In one embodiment, the active film thickness may be in the range of about 0.05 mm to about 1.0 mm, more particularly about 0.2 to about 0.6 mm. In one example, the active film may be made of a single or multi-layer construction. In another example, one of the film layers can be a FDA or EU approved layer for direct contact with the pharmaceutical or food product—the second layer can contain the active layer.

In a further embodiment, the active film may be produced as two components—the film and the active agent. In another embodiment, the active film may be produced as at least three components. One example of the three component composition is the compositions and methods disclosed in one or more of the following U.S. Pat. Nos. 5,911,937, 6,214,255, 6,130,263, 6,080,350 and 6,174,952, 6,124,006, and 6,221,446. In another embodiment the film may be composed of a thermoplastic (e.g. polypropylene, polyethylene and mixtures thereof.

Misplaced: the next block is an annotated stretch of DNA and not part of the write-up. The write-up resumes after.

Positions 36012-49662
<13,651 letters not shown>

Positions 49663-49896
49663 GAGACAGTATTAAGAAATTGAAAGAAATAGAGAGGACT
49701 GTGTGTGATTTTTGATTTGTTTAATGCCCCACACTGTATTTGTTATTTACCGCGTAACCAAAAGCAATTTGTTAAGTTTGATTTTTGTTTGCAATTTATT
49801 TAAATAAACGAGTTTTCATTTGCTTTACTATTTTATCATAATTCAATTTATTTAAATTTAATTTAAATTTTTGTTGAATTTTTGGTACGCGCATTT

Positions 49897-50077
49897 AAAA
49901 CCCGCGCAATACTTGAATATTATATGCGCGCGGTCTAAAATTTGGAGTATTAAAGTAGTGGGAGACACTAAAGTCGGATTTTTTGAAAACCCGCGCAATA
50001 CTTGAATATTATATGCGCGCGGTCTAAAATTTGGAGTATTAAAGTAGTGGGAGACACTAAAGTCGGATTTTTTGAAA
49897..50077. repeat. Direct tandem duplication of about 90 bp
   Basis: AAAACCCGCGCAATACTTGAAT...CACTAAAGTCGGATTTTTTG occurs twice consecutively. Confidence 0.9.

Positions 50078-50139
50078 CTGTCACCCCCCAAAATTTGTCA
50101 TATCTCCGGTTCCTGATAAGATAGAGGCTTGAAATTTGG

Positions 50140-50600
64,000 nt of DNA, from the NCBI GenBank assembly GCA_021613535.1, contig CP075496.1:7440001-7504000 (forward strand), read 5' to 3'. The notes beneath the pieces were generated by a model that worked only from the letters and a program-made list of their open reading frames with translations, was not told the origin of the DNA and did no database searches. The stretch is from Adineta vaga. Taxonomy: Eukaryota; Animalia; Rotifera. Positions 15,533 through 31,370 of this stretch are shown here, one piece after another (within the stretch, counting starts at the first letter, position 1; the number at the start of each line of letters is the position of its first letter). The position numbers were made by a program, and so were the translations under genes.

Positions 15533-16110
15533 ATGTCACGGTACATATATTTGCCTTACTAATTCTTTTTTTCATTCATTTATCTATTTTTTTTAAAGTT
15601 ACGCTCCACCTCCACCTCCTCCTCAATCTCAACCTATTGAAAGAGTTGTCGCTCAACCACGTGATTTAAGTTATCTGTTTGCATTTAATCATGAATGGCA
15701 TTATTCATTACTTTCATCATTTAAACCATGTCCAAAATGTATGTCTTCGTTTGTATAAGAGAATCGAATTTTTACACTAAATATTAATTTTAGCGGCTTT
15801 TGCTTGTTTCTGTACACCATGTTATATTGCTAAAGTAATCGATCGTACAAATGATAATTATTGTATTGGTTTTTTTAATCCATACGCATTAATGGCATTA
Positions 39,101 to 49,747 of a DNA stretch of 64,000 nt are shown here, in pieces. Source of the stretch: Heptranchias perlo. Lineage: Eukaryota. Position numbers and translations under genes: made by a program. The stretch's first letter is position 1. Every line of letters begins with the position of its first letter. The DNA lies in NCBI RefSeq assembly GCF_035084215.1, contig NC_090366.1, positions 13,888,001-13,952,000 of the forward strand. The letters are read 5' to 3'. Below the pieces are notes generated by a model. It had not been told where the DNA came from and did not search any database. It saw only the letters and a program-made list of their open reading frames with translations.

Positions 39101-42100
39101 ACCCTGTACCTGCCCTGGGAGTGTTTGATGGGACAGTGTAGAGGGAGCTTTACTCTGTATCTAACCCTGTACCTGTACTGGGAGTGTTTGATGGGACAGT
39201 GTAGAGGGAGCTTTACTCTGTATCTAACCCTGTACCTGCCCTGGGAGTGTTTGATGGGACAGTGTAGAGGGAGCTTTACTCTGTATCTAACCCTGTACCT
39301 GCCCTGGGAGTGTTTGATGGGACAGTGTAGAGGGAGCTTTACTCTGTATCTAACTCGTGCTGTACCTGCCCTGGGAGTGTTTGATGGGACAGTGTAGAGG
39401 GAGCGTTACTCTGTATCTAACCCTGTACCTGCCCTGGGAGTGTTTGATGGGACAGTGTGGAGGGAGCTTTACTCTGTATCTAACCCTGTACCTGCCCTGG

In one example, the active film is manufactured in an extrusion process and collected into continuous master rolls. For example, the master film roll may be cut into narrower rolls. In one embodiment, continuous rolls of active film are supplied to the end user—food, pharmaceutical or medical device customers for final packaging.

In yet another embodiment, the present invention may be used in conjunction with products that are sensitive to environmental effects such as moisture (e.g. diagnostic test strips). In one example, the present invention adheres the active film to the foil material out of the way of the sealing area so that the seal is not compromised. When the package is opened, the active film remains secured to the foil and the user interacts with only the product.